In turn, the Defendants separately or collectively assert variations of the following: (1) that the negligence claim must fail because there is no casual connection between Defendants product and the alleged injury based on Plaintiff‟s failure to identify the medication or the specific manufacturer or distributor of the medication; (2) that Pennsylvania law bars a strict liability cause of action against a prescription drug manufacturer based on an alleged failure to warn; (3) that the breach of express warranty claim must fail because it is devoid of any factual matter to support or identify the existence of an express warranty; (4) that Pennsylvania law bars a plaintiff from asserting a breach of implied warranty cause of action against a prescription drug manufacturer; (5) that the misrepresentation and fraud-based claims must fail because the allegations are not pled with the requisite particularity; and (6) Plaintiff‟s UTPCPL claim is barred by the learned intermediary doctrine. Defendants also allege that Plaintiff‟s product liability and negligence claims, as asserted in Counts I, II, and V-VIII are barred by the applicable statute of limitations.

Motion to Dismiss Pursuant to Fed. R. Civ. P. 12(b)(6)

Defendants have raised numerous legal challenges to the Complaint. The Court will first address Defendants' contention that the Court should dismiss Plaintiff's Complaint pursuant to Fed. R. Civ. P. 12(b)(6), insofar as such would initially be dispositive of all claims.

Standard of Review

A motion to dismiss pursuant to Fed. R. Civ. P. 12(b)(6) challenges the legal sufficiently of the complaint filed by Plaintiff. The United States Supreme Court has held that "[a] plaintiff‟s obligation to provide the "grounds‟ of his "entitle[ment] to relief‟ requires more than labels and conclusions, and a formulaic recitation of the elements of a cause of action will not do." Bell Atlantic Corp. v. Twombly, 550 U.S. 554, 555 (207) (citing Papasan v. Allain, 478 U.S. 265, 286 (1986)) (alterations in original).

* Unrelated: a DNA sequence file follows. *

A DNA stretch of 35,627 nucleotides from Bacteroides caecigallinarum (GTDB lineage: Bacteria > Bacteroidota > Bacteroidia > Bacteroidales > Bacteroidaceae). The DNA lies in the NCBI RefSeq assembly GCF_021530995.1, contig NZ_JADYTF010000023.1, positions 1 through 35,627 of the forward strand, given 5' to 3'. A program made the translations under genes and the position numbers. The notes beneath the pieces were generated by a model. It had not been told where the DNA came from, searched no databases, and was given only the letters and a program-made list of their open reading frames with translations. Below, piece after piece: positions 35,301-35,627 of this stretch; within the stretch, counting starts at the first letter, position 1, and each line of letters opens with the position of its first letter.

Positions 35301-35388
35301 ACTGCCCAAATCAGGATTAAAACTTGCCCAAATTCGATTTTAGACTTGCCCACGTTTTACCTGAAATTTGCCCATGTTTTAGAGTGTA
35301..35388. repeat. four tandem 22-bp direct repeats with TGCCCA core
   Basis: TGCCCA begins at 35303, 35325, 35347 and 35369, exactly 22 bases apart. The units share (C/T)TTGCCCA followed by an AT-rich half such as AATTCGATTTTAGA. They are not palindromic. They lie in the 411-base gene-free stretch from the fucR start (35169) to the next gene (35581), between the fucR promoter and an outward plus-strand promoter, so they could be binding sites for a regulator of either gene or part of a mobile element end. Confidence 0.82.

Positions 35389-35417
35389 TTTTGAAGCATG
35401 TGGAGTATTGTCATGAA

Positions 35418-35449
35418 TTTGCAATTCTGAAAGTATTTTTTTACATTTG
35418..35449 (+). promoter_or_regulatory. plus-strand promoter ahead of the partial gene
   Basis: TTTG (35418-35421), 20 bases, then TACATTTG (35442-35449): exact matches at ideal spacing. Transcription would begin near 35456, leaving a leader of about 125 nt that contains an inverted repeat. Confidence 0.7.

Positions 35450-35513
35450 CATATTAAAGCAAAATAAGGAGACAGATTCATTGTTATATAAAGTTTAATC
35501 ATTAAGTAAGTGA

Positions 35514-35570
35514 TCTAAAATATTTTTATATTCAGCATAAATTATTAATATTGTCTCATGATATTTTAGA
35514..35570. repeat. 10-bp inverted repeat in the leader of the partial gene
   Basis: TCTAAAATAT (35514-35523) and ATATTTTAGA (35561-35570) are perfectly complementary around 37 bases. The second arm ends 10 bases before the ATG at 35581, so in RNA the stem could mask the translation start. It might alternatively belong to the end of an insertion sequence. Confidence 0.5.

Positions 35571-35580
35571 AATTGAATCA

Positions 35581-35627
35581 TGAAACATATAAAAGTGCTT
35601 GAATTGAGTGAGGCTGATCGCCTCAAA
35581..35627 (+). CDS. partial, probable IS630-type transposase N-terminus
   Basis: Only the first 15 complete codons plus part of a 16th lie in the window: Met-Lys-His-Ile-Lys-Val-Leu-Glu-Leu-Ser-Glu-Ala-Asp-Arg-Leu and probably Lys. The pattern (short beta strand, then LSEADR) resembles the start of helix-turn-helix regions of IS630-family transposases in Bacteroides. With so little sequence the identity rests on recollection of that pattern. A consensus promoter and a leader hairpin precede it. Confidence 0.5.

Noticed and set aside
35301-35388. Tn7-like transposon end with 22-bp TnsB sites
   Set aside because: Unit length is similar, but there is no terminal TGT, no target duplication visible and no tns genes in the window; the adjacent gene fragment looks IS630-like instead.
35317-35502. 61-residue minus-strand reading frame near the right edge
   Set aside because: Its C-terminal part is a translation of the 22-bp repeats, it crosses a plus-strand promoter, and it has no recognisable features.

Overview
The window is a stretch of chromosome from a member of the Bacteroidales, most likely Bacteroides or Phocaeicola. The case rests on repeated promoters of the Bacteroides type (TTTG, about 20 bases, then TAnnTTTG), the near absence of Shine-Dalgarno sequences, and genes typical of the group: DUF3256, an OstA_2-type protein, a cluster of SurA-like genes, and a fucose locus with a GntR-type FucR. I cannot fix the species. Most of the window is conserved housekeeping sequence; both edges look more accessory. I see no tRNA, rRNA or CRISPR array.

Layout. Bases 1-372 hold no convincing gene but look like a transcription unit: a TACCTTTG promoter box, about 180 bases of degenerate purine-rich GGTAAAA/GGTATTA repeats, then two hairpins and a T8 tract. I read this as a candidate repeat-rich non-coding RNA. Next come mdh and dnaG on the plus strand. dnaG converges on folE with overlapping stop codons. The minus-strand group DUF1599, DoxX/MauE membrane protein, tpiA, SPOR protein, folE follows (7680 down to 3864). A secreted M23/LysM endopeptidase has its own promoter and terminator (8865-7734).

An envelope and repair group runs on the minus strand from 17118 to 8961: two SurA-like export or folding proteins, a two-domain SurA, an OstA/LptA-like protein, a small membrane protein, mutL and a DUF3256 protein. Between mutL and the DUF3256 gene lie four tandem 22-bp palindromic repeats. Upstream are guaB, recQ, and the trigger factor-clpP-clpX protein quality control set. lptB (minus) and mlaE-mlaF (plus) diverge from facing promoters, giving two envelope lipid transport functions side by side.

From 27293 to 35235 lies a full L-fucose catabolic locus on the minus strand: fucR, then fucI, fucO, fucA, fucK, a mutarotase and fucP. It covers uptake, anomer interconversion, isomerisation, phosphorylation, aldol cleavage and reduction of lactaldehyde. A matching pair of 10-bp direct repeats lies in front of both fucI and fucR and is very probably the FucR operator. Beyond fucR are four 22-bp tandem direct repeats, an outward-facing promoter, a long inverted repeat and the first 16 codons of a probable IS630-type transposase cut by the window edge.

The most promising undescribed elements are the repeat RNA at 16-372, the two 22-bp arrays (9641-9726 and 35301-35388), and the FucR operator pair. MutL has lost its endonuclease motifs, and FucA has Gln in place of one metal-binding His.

The Court must accept as true all well-pleaded facts and allegations, and must draw all reasonable inferences therefrom in favor of the plaintiff. However, as the Supreme Court made clear in Twombly, the "factual allegations must be enough to raise a right to relief above the speculative level." Id. The Supreme Court has subsequently broadened the scope of this requirement, stating that only a complaint that states a plausibleclaim for relief survives a motion to dismiss." Ashcroft v. Iqbal, -- U.S. --, 129 S.Ct. 1937, 1950 (2009) (emphasis added).

Thus, after Iqbal, a district court must conduct a two-part analysis when presented with a motion to dismiss for failure to state a claim. Fowler v. UPMC Shadyside, 578 F.3d 203, 210 (3d Cir. 2009). First, the Court must separate the factual and legal elements of the claim. Id. Although the Court "must accept all of the complaint‟s well-pleaded facts as true, [it] may disregard any legal conclusions." Id. at 210-211. Second, the Court "must then determine whether the facts alleged in the complaint are sufficient to show that the plaintiff has a "plausible claim for relief.‟ In other words, a complaint must do more than allege the plaintiff‟s entitlement to relief. A complaint has to "show‟ such an entitlement with its facts." Id. at 211 (citing Iqbal 129 S.Ct. at 1949). The determination for "plausibility" will be ""a context-specific task that requires the reviewing court to draw on its judicial experience and common sense.‟" Id. at 211 (quoting Iqbal 129 S.Ct. at 1950).